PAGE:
What is it about dungeons that they can’t just be a logical progression of functional rooms housing an obvious purpose? Every single one is a collection of open areas and corridors assembled in a haphazard way, but the monsters that make the place their home seem to like it so maybe it’s just a layout based on a different thought processes. Maybe the internal logic that makes a human home so purposefully designed is weird and wrong to a kobold, and the long corridors are just what a subterranean wolf needs to stretch its legs. Just don’t think too hard about “subterranean wolf” and it will all make sense. The point, though, is that these room/hallway combos can come in an infinite variety of forms, and it seems like there’s always another semi-heroic adventurer ready to explore their endless permutations.
Mana Spark is the latest action/rouguelike to pop up on Greenlight, and it comes with a ridiculously playable demo to show off its gameplay quirks. The adventurer is a boy armed only with a bow and arrow, and he doesn’t start off particularly strong. Little rock-throwing gremlins only take a single shot to eliminate but wolves are much tougher, and the bow has a reload time that feels like a reasonable approximation of forever when running away from a charging angry canine with an arrow in its butt. Then you start finding permanent skill perks, one per level plus another from a random selection of three if you can afford the between-level store, and survival starts to seem at least a little more likely. Faster reload times, heavier damage, poison, piercing shots, more health, and multiple arrows per shot are the current perks, but seeing as the demo is a total of four levels, with a single boss encounter on the bottom floor, it seems likely this is only the start.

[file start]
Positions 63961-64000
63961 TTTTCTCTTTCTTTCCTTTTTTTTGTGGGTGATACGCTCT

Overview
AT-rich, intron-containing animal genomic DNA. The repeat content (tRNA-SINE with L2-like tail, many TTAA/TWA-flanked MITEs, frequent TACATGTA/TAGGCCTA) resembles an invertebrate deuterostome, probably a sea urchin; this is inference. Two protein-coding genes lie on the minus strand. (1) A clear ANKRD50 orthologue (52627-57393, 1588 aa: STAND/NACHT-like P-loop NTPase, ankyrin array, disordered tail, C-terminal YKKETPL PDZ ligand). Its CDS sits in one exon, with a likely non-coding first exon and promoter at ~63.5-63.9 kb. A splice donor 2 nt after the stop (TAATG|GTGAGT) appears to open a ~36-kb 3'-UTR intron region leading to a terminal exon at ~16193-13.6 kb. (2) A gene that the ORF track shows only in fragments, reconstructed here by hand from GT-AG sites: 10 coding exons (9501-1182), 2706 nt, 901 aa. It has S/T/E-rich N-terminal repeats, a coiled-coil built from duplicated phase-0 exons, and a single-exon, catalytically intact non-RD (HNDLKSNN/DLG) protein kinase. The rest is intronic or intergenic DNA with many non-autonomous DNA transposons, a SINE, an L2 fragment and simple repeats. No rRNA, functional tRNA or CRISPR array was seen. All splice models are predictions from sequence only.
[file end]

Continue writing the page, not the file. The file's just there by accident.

There’s also only a handful of monsters at the moment, but the fun thing about them is the way they team up for more powerful attacks. A gnome might hop on a wolf to create a faster unit that also can fire back, while a wizard can enchant the axe of a troll (lizardman?) to give it a vicious fire attack. Worse, the wizards can team up to create a combo fire spell, sending out multiple tracks of flame or even limiting your movement by surrounding you in a circle of fire. Sure, you’ve got a dodge roll, but this isn’t Enter the Gungeon so there’s no moment of invulnerability. Diving through a ring of fire is a great way to get viciously singed.
It helps that enemy attacks and the dungeon traps are as dangerous to the monsters as they are to you, though. Luring a charging troll/lizard into a corridor of spikes is just as effective as piling arrows into it, and the weird puffy things that explode in a barrage of spikes do nice things to any enemy caught in their radius of fire. Just because all you’ve got is a bow and arrow doesn’t mean there aren’t a good number of ways to take out the monstrous horde.
While the Mana Spark demo is obviously early, with plenty of placeholder art like the health bar and text, the basics it’s going to grow from are working together incredibly well. The enemies are strong enough to be a threat but not overwhelmingly so, and it’s just fun to watch when they work together to hunt you down. The single attack of bow and arrow seems like it would be limiting but each run sees it evolve in a different way, depending on what powerups you find and buy, so you’re constantly adapting to its new strengths. There’s a surprising amount of gameplay in the short little demo, and it’s going to kill you more than a few times before you take out its final boss. Head on over to the Greenlight page to give Mana Spark a little support and play one of the more promising roguelikes to come along in a while.